I love to get stuck into one author too pmath and have often read through entire authors before moving onto the next. It is particularly gratifying with historical novels because you can immerse yourself in the period. I remember doing this at school with Galsworthy's Forsyte Saga.





pmath wrote:
I actually find it very instructive to read all the major works of an author in quick succession (as college/graduate students do for seminars, for example).
Frequent Contributor
Posts: 1,101
Registered: ‎10-19-2006
0 Kudos

David Ball's BACKWARDS & FORWARDS

Yes, and each individual piece gives you insight into all the others! My favorite book on literary analysis is David Ball's Backwards & Forwards: A Technical Manual for Reading Plays, in which DB recommends reading other works by the author of the piece you're studying, too. In fact, his technique, reflected in the title of his book, could also be applied to entire author canons, not just a particular piece!

http://search.barnesandnoble.com/booksearch/isbnInquiry.asp?EAN=9780809311101

Choisya wrote:
I love to get stuck into one author too pmath and have often read through entire authors before moving onto the next. It is particularly gratifying with historical novels because you can immerse yourself in the period. I remember doing this at school with Galsworthy's Forsyte Saga.

pmath wrote:
I actually find it very instructive to read all the major works of an author in quick succession (as college/graduate students do for seminars, for example).

Distinguished Wordsmith
Everyman
Posts: 9,216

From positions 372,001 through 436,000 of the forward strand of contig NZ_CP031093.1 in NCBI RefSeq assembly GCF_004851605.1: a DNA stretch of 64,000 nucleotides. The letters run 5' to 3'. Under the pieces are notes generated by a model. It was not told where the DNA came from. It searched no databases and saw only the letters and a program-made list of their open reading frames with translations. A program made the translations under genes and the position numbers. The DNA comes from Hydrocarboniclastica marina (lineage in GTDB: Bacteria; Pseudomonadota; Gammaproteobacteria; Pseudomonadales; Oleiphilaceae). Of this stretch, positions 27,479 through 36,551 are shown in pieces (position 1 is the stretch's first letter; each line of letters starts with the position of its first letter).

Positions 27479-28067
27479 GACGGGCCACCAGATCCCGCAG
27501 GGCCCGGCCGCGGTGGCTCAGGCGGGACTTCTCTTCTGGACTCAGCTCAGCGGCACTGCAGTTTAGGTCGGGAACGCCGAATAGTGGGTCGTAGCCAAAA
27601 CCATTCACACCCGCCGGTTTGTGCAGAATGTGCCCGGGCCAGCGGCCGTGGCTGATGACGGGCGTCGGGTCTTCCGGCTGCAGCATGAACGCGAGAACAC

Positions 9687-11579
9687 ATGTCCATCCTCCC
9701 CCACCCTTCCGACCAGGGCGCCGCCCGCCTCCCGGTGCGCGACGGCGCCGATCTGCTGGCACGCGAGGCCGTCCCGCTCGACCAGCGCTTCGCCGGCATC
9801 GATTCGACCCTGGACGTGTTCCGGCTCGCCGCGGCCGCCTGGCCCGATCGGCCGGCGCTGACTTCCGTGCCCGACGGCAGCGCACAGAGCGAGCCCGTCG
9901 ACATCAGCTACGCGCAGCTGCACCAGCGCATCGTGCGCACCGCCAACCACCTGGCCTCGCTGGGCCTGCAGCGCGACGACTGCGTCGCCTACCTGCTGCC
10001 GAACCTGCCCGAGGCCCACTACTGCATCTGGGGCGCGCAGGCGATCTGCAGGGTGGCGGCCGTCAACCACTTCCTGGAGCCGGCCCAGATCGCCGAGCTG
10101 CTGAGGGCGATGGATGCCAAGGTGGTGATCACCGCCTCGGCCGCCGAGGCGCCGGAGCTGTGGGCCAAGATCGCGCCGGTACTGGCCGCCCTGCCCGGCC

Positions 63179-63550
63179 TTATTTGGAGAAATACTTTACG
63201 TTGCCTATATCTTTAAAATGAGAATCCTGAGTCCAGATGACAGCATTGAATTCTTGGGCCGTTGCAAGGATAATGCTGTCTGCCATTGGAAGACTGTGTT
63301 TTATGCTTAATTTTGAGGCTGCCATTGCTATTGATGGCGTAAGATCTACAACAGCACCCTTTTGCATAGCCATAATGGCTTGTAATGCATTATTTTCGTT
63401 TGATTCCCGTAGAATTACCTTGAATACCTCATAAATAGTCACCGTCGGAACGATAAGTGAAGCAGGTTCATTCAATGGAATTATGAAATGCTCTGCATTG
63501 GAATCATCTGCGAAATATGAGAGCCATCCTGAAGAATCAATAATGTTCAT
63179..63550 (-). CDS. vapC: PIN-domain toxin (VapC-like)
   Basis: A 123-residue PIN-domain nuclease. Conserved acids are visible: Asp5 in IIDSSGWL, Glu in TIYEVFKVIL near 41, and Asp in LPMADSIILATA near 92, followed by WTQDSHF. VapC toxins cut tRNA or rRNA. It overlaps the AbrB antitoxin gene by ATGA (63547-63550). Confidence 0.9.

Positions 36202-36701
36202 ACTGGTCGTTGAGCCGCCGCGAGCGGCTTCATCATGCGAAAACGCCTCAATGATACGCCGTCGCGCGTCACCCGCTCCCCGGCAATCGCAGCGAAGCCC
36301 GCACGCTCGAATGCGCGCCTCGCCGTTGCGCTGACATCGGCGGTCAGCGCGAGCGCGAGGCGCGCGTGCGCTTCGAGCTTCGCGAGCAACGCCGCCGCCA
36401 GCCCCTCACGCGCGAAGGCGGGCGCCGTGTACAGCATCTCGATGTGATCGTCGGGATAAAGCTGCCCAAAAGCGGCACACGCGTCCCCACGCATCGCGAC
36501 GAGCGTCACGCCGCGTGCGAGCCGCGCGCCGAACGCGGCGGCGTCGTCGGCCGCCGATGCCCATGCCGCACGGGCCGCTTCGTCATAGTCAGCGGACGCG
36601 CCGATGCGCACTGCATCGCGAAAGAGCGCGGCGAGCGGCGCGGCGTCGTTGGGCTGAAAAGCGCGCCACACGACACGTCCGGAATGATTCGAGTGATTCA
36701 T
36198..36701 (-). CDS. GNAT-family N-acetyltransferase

Registered: ‎10-19-2006
0 Kudos

Re: David Ball's BACKWARDS & FORWARDS



pmath wrote:
Yes, and each individual piece gives you insight into all the others!


We'll see how committed you are to this principle when we read Ivanhoe and see whether you then press for reading all of Scott's output. I don't have his complete works, but I do have thirteen of his novels, of which I only remember reading nine or ten.

Hardy is another instance where one may not want to read all of his output before moving on to other authors -- in his case I have an almost complete set of his works in 23 volumes, of which, in his case, I have read all at least once and a number more than once, but certainly not in a single sequence.

Or Trollope -- my library of Trollope is quite incomplete, I have only 36 of his works (plus his autobiography), all of which I have read at least once, but there are still a number of his books which I don't yet own. Should we eschew reading any of him unless we are prepared to read much of him sequentially?

It's a nice theory, and as David Ball, whose book I have also enjoyed, points out, it's quite possible when reading a playwright to read several works in fairly rapid sequence, since most plays can be read in an hour or two, but it's a different matter, I think, with novelists.

But heck, if people here want to keep on reading Gaskell for the next few months instead of moving on, be my guests. And, of course, those who are retired or have limited family or other outside obligations and therefore much more time for reading may be able to do it all. I, for one, will look forward to our discussion of Austen, Hemingway, Dostoevsky, et. al.
_______________
I think, therefore I drive people nuts.
Frequent Contributor
Posts: 1,101
Registered: ‎10-19-2006
0 Kudos

Plays and Film Adaptations of Novels

True, but plays are denser, and a good one calls for multiple readings, which can take as much time as reading a novel. It's interesting to see how scriptwriters condense novels for film adaptations: good ones, in turn, call for multiple viewings. I think adaptations of Jane Austen's novels are particularly interesting, since her novels are already tight to begin with.


Everyman wrote:
It's a nice theory, and as David Ball, whose book I have also enjoyed, points out, it's quite possible when reading a playwright to read several works in fairly rapid sequence, since most plays can be read in an hour or two, but it's a different matter, I think, with novelists.
Frequent Contributor
Posts: 1,101
Registered: ‎10-19-2006
0 Kudos

For Ilana: Discussion of UTOPIA

Why don't we discuss Utopia, as Choisya suggested (back in December), in March/April?

Is this okay with you, Ilana? Here's a link to our earlier discussion: